Boris Johnson has laid down a challenging red line ahead of Britain’s trade negotiations with the EU, warning that he is prepared to walk away from the negotiating table. This afternoon, Downing Street told the Financial Times: “The UK’s primary objective in the negotiations is to ensure we reestablish our political and economic independence on January 1, 2021.” Government ministers will sign off a negotiating mandate to the EU discussions on Tuesday, setting out Britain’s objective of a “Canada-style” free-trade arrangement with few tariffs on merchandise — an arrangement ruled out by the EU’s chief negotiator Michel Barnier.
Mr. Johnson is also expecting to start trade discussions with the US in the next few weeks.
If Britain succeeds in securing a free trade arrangement with the US shortly, it may leverage this advantage when negotiating with Brussels, where discussions are anticipated to proceed with considerable difficulty.
There’s another trade deal the UK could make, however.
The eurosceptic President said: “First and foremost the outcome [of the Brexit referendum] is that the most serious setback the leadership of the European Union has seen for a lengthy time as well as a verdict so gloomy that it is hard to locate words to describe this historical occasion.
“It’s now evident here at the North Atlantic is going to be a triangle of countries that stand outside of the European Union: Greenland, Iceland, Great Britain, the Faroe Islands and Norway.
“This key area from the North is going to be outside of the effect of the European Union.”
Mr. Grimsson claimed that following Brexit, the countries could have potentially played a big role.
He said “it’s all about trade, diplomacy, commodities and several different areas”, stressing the north, would become more significant not only in a European but at a global context as well.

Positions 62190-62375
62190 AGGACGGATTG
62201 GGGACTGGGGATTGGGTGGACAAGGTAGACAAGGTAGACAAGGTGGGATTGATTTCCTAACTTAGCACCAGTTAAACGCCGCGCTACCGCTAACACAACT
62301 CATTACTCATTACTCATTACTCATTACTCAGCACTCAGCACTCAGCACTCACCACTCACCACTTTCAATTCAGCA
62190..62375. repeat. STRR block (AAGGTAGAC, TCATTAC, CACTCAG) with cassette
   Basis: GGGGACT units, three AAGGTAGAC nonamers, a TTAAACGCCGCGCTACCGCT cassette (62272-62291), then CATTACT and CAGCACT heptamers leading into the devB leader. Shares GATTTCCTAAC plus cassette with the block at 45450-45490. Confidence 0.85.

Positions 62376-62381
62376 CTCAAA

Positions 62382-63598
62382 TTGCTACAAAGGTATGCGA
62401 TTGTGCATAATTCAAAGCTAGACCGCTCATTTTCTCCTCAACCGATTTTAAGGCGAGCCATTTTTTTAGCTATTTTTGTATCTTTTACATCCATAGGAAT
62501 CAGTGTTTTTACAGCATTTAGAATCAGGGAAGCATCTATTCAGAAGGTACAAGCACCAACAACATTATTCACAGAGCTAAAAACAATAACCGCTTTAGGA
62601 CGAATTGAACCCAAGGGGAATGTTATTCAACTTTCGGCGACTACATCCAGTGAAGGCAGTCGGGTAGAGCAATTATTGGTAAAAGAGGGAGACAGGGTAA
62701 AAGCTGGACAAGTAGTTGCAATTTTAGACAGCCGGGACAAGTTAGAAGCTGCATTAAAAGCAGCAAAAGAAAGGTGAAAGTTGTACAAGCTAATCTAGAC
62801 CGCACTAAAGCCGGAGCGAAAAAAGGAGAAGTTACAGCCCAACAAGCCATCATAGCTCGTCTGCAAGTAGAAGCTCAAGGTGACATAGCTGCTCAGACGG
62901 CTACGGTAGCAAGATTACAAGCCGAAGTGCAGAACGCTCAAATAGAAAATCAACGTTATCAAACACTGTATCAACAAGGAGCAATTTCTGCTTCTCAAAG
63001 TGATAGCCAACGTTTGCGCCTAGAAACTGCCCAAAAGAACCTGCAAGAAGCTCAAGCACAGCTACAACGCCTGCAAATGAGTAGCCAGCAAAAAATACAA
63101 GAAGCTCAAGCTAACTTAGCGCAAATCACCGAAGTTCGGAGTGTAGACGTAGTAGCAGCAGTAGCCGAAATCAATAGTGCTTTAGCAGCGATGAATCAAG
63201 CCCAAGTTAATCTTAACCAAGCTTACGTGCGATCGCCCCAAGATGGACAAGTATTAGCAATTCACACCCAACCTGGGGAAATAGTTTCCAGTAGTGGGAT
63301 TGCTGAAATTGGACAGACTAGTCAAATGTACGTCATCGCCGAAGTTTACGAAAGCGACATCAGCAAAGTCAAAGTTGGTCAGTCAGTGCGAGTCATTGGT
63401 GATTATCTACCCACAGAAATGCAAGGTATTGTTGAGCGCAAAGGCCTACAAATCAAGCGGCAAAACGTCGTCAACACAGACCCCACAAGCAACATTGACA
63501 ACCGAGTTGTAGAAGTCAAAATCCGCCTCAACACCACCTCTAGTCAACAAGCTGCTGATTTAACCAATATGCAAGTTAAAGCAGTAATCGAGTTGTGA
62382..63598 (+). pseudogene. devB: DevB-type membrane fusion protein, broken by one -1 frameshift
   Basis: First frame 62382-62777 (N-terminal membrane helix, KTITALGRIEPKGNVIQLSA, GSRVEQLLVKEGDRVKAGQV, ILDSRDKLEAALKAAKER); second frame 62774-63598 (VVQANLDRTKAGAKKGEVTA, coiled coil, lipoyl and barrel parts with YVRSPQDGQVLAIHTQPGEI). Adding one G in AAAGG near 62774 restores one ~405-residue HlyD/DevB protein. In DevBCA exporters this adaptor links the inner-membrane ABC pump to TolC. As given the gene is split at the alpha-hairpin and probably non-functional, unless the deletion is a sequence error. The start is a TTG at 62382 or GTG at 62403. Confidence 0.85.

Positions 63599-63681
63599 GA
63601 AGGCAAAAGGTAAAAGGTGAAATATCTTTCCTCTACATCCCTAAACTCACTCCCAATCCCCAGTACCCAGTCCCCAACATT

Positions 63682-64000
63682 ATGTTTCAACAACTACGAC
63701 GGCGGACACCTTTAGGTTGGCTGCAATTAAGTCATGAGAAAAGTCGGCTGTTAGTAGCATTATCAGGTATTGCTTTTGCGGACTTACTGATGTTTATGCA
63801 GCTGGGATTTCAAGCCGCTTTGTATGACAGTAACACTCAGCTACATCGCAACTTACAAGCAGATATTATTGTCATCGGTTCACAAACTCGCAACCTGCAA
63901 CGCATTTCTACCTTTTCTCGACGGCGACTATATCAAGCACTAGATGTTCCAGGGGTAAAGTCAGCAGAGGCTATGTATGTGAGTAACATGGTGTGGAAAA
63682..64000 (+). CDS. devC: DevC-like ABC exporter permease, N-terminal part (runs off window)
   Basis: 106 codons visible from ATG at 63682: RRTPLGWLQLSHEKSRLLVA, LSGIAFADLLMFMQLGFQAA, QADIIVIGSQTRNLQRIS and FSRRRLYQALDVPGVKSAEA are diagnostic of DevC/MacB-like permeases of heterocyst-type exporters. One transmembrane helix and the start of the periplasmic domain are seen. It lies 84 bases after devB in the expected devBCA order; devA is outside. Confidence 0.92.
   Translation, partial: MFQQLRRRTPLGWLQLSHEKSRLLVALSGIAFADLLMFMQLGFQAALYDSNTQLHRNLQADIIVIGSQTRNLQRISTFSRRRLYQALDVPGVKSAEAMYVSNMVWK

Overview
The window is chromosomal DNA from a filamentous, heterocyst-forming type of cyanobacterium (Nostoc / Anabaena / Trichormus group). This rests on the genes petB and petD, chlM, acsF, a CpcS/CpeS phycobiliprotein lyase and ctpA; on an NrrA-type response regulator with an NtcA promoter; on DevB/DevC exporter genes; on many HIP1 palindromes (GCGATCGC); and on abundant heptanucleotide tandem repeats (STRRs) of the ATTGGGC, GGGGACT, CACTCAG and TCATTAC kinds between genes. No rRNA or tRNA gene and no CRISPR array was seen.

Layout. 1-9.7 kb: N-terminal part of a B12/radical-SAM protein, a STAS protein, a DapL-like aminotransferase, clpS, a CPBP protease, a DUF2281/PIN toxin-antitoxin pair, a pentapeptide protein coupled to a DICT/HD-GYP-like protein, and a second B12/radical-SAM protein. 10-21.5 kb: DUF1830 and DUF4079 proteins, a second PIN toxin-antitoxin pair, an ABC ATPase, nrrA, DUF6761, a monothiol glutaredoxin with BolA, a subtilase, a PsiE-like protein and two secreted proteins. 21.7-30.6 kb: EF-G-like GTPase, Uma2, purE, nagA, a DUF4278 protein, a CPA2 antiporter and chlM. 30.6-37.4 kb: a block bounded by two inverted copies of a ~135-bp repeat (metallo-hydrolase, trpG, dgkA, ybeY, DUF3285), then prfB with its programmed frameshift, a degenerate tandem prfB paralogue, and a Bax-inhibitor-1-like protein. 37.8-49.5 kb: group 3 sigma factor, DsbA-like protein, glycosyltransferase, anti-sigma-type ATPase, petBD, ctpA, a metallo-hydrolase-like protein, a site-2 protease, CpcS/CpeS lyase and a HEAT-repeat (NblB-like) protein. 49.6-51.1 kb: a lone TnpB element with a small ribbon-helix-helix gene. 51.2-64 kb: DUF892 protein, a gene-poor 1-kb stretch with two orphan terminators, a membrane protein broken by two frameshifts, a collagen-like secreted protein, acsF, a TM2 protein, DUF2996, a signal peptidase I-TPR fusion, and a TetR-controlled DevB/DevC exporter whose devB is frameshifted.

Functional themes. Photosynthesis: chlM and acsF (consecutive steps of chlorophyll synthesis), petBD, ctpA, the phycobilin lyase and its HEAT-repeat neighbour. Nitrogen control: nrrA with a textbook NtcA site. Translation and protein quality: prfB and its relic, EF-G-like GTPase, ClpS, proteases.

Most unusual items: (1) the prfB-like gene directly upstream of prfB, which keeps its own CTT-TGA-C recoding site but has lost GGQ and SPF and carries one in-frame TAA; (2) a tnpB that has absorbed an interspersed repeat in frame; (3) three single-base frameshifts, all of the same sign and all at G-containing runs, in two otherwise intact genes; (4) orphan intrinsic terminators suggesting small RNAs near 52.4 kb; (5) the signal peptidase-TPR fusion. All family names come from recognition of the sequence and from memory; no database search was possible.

Britain is Iceland’s single most important foreign exchange market and trade between the countries is currently governed by the European Economic Area (EEA) agreement, due to finish in December 2020.
Iceland and the UK are set to start trade negotiations within another couple of months.
While there has not been mention of a”Nordic alliance”, until Britain abandoned the bloc on January 31, the two countries agreed”to continue our close connection today and in the future, and also to take best advantage of the opportunities that will arise”.
Iceland is in one market accepting the free movement of goods, services, capital and people to and from EU countries but it is not a member of the eurozone.
Iceland’s Prime Minister Katrín Jakobsdóttir, who is a member of the Green Party and opposes Iceland joining the EU, maintained this arrangement suited her country since it gained from access to European markets while still preserving”space to do our own thing”.
Iceland’s former fishing minister Gunnar Bragi Sveinsson clarified in an 2016 interview how his country proved to be much “better off” outside the bloc and maintained that a key factor in their program withdrawal was that the desire to retain control of their waters.
The country now has one of the most modern and effective fishing businesses on the planet.
He told the BBC: “I’d not join the European Union.
“There is a life beyond it, as we have proven.
“We now have one of the most important and one of the most powerful fisheries in the world that’s sustainable without any subsidies from the country.”